He reinforces his presentation of deity yoga as the dividing line between the two Great Vehicles with citations from or references to works on Highest Yoga Tantra by Jnanapada,' Ratnakarashanti,' Abhayakara,' Durjayachandra," Shridhara,' Samayavajra," Jinadatta," and Vinayadatta."


Despite Thong-ka-ba's many citations of tantras and Indian commentaries, it is clear that they are used only as supportive evidence for his argument. Tradition is only supportive, not the ultimate authority.

The arbiter is reason, specifically in the sense of determining coherence and consistency within a path structure.

Tshong-ka-ba refutes Ratnarakshita and Tripitakamala, " for instance, not because they differ from the aforementioned sources but because their presentations fail in terms of consistency with the path structure.

By doing so, he moves the basis of the presentation from scriptural citation to reasoned analysis of a meditative structure.


Also, whereas Bu-don catalogues nine ways that Indian scholar-yogis differentiate the four tantra sets-by way of the four Indian castes, four schools of tenets, four faces of Kalachakra, four periods of the day, four eras, followers of four deities, four afflictive emotions to be abandoned, four levels of desire to be purified, and four levels of faculties-I) Tsong-ka-ba critically examines most of these, accepting only the last two, with modification.

Differentiates the [four Tantra sets]] by way of their main trainees being of four very different types, since these trainees have (1) four different ways of using desire for the attributes of the Desire Realm in the path and (2) four different levels of capacity for generating the emptiness and deity yogas that use desire in the path.


In his systematization, the four tantras are not differentiated (1) by way of their object of intent since all four are aimed at bringing about others' welfare, or (2) by way of the object of attainment they are seeking since all four seek the full enlightenment of Buddhahood, or (3) by way of merely having different types of deity yoga since all four tantra sets have many different types of deity yoga but are each only one tantra set.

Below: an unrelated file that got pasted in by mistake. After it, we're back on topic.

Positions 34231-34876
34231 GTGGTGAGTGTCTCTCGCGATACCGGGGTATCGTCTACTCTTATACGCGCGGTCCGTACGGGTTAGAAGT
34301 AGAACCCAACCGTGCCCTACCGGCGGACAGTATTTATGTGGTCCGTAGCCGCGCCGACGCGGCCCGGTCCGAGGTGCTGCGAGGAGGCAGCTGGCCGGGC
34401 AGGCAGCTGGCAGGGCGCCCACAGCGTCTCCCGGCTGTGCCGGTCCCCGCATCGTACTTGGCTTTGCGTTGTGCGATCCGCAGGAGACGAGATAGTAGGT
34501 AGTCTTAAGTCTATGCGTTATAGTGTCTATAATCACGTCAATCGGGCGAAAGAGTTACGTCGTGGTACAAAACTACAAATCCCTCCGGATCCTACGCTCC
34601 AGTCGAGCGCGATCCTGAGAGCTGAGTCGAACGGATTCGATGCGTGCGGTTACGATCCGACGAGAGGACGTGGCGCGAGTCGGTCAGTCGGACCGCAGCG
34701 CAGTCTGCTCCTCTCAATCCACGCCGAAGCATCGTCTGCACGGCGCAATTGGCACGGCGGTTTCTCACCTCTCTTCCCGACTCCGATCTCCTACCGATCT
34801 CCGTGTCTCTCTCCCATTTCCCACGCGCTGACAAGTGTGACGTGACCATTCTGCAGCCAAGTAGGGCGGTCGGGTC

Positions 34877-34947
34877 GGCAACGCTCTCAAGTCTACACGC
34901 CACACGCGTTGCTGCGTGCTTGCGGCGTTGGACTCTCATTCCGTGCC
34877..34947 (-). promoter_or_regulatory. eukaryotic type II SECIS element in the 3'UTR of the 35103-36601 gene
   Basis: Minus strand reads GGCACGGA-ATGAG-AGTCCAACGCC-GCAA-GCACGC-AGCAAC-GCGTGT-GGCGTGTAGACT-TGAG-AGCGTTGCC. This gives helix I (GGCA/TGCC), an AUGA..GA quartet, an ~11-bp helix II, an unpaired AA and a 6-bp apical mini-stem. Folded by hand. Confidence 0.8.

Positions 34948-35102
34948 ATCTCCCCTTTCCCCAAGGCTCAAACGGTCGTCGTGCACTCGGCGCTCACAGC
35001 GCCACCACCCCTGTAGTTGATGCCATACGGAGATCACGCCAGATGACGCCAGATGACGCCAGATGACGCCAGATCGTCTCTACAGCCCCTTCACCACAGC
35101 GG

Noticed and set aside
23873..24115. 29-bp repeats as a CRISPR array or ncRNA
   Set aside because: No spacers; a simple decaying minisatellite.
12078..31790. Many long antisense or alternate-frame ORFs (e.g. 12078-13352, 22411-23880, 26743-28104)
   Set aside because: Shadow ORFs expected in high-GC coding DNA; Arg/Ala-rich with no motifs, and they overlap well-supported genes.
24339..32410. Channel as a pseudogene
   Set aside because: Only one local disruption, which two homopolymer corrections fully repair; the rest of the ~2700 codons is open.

Rather, the distinctive tantric practice of deity yoga, motivated by great compassion and beginning with emptiness yoga, is carried out in different ways in the four tantra sets.

Various levels of desire-involved in gazing, smiling, touching, and sexual union-are utilized by the respective main trainees in accordance with their disposition toward styles of practice, these being to emphasize external activities, to balance external activities and meditative stabilization, to emphasize meditative stabilization, or to exclusively focus on meditative stabilization.


Dzong-ka-ba's exposition represents an appeal to analysis, a carefully constructed argument based on scriptural sources and reasoning, with the emphasis on the latter.

Consistency, coherence, and elegance of system are the cornerstones; his procedure is that of a thorough scholar, analyzing sources and counter-opinions with careful scrutiny and determining the place of the pillars of his analysis in the general structure of a system.

His intention is clearly not to present a catalogue of views as Bu-don mainly does, but to adjudicate conflicting systems of interpretation, thereby establishing a radically new one.